over whom hangs a dark crag that seems to slip and fall?

High couches for their feast gleam with golden frames,

and a banquet of royal luxury is spread before their eyes:

nearby the eldest Fury, crouching, prevents their fingers touching

the table: rising up, and brandishing her torch, with a voice of thunder.

Here are those who hated their brothers, in life,

or struck a parent, or contrived to defraud a client,

or who crouched alone over the riches they’d made,

without setting any aside for their kin (their crowd is largest),

those who were killed for adultery, or pursued civil war,

not fearing to break their pledges to their masters:

shut in they see their punishment. Don’t ask to know

that punishment, or what kind of suffering drowns them.

Some roll huge stones, or hang spread-eagled

on wheel-spokes: wretched Theseus sits still, and will sit

for eternity: Phlegyas, the most unfortunate, warns them all

and bears witness in a loud voice among the shades:

“Learn justice: be warned, and don’t despise the gods.”

Here’s one who sold his country for gold, and set up

a despotic lord: this one made law and remade it for a price:

he entered his daughter’s bed and a forbidden marriage:

all of them dared monstrous sin, and did what they dared.

Not if I had a hundred tongues, a hundred mouths,

a voice of iron, could I tell all the forms of wickedness

or spell out the names of every torment.’

BkVI:628-678 The Fields of Elysium

When she had spoken of this, the aged priestess of Apollo said:

‘But come now, travel the road, and complete the task set for you:

let us hurry, I see the battlements that were forged

in the Cyclopean fires, and the gates in the arch opposite us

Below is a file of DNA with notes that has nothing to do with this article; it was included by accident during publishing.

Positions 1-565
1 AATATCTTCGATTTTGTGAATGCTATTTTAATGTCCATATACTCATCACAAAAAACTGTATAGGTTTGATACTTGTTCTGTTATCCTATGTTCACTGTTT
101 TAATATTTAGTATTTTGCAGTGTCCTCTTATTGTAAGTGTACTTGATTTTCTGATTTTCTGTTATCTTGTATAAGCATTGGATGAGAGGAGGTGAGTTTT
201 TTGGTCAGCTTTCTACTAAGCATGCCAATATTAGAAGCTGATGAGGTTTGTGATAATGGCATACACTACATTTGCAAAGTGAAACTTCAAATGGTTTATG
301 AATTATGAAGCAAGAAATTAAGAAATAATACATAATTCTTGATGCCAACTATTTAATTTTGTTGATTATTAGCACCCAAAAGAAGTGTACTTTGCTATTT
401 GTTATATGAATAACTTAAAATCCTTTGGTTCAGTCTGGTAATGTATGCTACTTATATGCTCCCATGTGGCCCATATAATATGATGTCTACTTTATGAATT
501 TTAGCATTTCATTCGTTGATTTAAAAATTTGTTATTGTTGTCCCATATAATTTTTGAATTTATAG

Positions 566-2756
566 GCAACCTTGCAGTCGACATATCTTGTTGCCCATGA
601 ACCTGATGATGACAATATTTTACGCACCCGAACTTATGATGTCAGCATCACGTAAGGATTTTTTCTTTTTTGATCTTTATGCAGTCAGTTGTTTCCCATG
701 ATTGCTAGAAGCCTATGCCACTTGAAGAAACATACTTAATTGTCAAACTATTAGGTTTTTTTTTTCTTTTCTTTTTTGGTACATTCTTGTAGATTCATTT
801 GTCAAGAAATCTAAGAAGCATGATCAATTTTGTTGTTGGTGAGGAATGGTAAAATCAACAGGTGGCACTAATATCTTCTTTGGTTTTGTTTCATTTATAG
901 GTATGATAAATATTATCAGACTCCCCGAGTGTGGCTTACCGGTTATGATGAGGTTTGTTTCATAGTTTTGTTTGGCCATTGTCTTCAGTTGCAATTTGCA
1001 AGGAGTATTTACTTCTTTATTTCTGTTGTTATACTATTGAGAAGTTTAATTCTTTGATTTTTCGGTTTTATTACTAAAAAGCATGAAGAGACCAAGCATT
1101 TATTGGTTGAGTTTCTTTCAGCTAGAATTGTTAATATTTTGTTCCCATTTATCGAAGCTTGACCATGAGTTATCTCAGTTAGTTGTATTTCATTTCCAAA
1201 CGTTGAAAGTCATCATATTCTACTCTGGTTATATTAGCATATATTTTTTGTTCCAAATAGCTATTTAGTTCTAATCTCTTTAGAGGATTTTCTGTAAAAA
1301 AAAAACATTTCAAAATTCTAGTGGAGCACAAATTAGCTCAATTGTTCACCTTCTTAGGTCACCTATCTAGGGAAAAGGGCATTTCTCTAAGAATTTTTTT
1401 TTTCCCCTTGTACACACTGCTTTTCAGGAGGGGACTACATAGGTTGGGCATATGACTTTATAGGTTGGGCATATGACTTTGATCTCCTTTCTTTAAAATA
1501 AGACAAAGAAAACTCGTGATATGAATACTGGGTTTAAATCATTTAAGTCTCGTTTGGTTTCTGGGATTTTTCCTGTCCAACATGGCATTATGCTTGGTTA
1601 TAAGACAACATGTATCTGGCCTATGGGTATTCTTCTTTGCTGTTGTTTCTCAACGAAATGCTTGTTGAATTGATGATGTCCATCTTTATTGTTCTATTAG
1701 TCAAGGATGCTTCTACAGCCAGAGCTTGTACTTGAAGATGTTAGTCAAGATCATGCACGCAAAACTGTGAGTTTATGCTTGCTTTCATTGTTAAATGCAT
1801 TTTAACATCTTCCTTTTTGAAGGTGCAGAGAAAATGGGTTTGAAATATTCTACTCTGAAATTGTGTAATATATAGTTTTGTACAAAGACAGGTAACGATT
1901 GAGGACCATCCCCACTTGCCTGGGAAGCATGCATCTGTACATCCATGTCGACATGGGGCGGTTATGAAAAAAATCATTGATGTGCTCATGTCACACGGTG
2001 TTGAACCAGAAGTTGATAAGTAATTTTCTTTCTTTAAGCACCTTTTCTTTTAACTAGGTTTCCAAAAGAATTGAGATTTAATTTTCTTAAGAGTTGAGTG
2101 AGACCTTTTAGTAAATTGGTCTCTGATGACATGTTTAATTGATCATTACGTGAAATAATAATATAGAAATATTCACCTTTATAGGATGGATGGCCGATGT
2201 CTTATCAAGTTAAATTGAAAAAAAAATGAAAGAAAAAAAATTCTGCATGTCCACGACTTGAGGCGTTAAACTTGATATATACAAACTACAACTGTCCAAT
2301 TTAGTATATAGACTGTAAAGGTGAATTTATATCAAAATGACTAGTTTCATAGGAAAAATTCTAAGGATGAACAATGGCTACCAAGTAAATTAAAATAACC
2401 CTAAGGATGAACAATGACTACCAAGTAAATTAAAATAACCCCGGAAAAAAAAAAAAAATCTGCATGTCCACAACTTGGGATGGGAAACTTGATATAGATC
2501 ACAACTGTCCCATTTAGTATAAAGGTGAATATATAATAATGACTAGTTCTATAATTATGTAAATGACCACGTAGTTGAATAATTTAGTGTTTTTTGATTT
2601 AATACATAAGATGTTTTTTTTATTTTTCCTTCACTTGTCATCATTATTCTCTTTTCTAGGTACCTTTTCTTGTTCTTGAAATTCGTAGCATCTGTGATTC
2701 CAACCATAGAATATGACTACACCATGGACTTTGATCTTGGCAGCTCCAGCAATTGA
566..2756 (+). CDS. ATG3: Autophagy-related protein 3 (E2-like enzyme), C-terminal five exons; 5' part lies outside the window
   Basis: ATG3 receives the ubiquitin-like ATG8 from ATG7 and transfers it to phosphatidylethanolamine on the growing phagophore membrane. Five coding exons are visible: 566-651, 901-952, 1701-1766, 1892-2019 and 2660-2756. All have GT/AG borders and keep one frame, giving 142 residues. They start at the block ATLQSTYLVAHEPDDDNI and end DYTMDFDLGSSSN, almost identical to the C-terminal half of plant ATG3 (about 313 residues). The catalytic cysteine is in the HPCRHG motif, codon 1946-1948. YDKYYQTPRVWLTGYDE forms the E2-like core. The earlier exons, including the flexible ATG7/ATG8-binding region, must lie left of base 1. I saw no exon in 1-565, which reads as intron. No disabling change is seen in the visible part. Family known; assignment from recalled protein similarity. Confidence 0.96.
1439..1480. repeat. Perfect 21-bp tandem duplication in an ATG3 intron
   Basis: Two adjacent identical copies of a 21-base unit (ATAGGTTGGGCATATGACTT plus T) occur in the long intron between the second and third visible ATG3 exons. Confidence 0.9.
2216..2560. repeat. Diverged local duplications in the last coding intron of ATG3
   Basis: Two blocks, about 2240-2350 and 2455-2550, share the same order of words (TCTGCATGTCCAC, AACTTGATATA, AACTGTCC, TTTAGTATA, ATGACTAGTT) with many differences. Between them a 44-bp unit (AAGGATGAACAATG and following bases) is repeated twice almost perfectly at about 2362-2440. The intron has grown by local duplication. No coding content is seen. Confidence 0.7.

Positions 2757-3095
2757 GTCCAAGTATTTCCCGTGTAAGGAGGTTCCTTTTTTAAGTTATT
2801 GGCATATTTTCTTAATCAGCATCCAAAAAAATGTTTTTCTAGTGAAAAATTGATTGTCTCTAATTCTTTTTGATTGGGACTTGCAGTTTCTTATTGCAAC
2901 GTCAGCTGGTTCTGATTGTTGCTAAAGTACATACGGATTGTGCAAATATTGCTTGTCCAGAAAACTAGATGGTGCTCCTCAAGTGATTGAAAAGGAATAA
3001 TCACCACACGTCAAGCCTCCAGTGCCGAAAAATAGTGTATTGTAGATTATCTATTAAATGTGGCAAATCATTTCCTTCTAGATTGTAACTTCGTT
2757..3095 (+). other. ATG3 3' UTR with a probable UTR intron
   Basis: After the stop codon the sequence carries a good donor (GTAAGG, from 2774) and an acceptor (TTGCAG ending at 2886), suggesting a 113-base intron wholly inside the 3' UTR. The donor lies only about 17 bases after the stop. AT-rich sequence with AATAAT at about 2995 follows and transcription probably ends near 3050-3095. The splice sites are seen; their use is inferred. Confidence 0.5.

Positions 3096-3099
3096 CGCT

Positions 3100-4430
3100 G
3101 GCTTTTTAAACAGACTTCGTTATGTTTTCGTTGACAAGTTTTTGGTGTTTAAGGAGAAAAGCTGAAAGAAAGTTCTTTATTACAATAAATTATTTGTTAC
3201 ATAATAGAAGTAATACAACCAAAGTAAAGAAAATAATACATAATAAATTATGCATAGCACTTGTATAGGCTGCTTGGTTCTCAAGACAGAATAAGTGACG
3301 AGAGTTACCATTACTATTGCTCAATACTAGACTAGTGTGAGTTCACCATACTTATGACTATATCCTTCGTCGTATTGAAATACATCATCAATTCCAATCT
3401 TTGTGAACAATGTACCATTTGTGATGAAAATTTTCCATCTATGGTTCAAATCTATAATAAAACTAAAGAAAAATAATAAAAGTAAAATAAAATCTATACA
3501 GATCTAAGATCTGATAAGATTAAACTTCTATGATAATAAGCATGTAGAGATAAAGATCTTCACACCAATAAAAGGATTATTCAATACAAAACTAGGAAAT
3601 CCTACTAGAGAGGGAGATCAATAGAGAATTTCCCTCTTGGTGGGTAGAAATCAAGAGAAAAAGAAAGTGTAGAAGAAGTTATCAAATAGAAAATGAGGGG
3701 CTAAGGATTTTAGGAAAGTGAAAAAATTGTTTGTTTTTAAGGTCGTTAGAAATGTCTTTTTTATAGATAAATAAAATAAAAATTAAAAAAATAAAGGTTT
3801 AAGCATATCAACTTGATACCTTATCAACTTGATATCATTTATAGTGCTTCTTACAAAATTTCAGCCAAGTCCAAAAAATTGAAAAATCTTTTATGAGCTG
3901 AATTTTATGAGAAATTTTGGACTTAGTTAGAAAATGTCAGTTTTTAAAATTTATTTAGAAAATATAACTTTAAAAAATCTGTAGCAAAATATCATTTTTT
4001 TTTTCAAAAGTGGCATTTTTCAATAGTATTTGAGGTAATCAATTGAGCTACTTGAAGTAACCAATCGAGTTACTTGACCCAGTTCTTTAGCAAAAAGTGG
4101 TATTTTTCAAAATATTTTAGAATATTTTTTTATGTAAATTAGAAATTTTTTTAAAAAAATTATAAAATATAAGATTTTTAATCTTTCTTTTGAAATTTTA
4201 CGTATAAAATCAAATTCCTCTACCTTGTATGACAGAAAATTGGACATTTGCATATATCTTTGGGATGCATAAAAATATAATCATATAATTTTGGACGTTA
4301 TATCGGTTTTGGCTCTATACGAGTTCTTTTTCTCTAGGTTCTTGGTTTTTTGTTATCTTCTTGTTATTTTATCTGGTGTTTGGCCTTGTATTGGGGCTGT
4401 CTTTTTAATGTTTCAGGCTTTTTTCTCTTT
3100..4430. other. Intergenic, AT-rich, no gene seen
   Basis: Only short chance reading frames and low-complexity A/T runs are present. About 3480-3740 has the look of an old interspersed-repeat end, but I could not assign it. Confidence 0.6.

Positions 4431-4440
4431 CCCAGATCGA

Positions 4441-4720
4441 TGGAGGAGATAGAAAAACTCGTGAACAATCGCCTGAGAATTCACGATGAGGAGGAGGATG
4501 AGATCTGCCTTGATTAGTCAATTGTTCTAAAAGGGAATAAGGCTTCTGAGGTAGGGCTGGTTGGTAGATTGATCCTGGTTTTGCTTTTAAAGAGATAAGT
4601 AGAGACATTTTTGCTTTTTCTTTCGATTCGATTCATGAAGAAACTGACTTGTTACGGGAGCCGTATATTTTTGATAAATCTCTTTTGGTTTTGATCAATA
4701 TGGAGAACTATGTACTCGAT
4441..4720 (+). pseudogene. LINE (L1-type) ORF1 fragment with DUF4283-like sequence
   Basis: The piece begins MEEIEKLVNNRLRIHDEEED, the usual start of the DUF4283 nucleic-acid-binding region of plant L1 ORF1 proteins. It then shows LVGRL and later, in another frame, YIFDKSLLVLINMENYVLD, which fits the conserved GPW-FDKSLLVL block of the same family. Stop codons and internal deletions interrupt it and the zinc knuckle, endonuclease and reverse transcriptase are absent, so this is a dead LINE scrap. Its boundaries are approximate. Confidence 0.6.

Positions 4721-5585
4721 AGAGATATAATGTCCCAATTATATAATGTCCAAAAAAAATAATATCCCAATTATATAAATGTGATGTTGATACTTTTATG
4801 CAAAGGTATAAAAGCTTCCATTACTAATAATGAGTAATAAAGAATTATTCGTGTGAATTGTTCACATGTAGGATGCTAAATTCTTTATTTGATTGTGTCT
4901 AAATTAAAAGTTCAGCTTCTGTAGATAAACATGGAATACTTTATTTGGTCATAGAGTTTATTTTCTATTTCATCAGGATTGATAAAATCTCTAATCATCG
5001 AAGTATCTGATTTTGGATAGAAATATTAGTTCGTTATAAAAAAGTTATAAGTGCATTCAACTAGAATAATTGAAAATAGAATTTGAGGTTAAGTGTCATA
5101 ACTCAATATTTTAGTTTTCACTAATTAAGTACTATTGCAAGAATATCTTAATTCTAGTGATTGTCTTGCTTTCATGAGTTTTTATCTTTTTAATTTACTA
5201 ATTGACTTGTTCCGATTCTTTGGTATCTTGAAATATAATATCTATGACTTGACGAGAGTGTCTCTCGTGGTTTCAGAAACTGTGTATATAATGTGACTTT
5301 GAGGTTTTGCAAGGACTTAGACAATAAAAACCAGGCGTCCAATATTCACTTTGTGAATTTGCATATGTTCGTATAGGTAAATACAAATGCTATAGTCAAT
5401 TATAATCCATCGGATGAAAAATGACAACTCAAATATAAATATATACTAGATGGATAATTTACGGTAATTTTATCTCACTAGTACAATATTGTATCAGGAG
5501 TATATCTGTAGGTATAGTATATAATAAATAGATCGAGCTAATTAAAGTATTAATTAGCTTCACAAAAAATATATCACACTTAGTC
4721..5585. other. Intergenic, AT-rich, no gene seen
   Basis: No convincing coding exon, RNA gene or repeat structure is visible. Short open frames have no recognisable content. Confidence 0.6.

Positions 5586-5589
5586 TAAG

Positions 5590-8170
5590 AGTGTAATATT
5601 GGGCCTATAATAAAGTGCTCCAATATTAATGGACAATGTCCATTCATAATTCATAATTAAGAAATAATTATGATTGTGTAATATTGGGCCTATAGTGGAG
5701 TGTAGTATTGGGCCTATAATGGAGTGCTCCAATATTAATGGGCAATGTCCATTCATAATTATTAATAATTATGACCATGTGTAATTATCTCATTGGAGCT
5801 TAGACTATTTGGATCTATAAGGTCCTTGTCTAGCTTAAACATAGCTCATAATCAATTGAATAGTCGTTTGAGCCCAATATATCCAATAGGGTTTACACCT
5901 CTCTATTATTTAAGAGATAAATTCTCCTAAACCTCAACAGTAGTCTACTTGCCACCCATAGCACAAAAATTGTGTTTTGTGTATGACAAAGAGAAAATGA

where we are told to set down the gifts as ordered.’

She spoke and keeping step they hastened along the dark path

crossing the space between and arriving near the doors.

Aeneas gained the entrance, sprinkled fresh water

over his body, and set up the branch on the threshold before him.

Having at last achieved this, the goddess’s task fulfilled,

they came to the pleasant places, the delightful grassy turf

of the Fortunate Groves, and the homes of the blessed.

Here freer air and radiant light clothe the plain,

and these have their own sun, and their own stars.

Some exercise their bodies in a grassy gymnasium,

compete in sports and wrestle on the yellow sand:

others tread out the steps of a dance, and sing songs.

There Orpheus too, the long-robed priest of Thrace,

accompanies their voices with the seven-note scale,

playing now with fingers, now with the ivory quill.

Here are Teucer’s ancient people, loveliest of children,

great-hearted heroes, born in happier years,

Ilus, Assaracus, and Dardanus founder of Troy.

Aeneas marvels from a distance at their idle chariots

and their weapons: their spears fixed in the ground,

and their horses scattered freely browsing over the plain: